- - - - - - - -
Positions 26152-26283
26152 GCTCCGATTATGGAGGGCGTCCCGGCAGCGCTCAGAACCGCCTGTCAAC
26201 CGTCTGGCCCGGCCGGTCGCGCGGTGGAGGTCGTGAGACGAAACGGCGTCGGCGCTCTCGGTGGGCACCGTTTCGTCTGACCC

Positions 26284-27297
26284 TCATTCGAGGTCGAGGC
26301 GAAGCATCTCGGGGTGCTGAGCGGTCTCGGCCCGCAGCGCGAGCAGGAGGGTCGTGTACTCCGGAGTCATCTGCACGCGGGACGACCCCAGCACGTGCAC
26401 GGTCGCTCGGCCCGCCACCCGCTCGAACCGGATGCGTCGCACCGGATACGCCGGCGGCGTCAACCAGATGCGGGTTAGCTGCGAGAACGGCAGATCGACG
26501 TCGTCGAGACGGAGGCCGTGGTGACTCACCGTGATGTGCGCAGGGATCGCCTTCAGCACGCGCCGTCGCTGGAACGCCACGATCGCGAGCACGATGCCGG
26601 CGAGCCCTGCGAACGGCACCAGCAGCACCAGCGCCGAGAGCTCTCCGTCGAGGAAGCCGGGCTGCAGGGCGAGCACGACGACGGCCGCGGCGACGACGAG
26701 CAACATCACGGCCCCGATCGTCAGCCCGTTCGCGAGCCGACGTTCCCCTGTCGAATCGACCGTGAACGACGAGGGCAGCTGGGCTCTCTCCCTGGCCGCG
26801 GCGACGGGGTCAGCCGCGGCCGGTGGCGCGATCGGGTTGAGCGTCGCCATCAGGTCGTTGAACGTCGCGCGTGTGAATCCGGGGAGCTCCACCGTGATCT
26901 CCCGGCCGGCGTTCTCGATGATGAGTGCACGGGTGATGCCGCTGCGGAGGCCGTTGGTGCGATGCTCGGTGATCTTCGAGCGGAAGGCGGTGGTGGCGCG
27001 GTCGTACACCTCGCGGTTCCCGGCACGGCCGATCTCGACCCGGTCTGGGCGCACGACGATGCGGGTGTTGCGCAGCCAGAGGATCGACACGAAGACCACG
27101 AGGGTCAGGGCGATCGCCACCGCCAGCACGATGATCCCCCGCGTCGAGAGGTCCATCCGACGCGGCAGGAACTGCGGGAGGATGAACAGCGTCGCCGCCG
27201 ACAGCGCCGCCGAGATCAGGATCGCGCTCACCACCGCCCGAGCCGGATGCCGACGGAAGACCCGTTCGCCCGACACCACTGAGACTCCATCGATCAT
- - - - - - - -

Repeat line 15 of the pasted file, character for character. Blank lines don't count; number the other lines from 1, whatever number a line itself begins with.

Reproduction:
27201 ACAGCGCCGCCGAGATCAGGATCGCGCTCACCACCGCCCGAGCCGGATGCCGACGGAAGACCCGTTCGCCCGACACCACTGAGACTCCATCGATCAT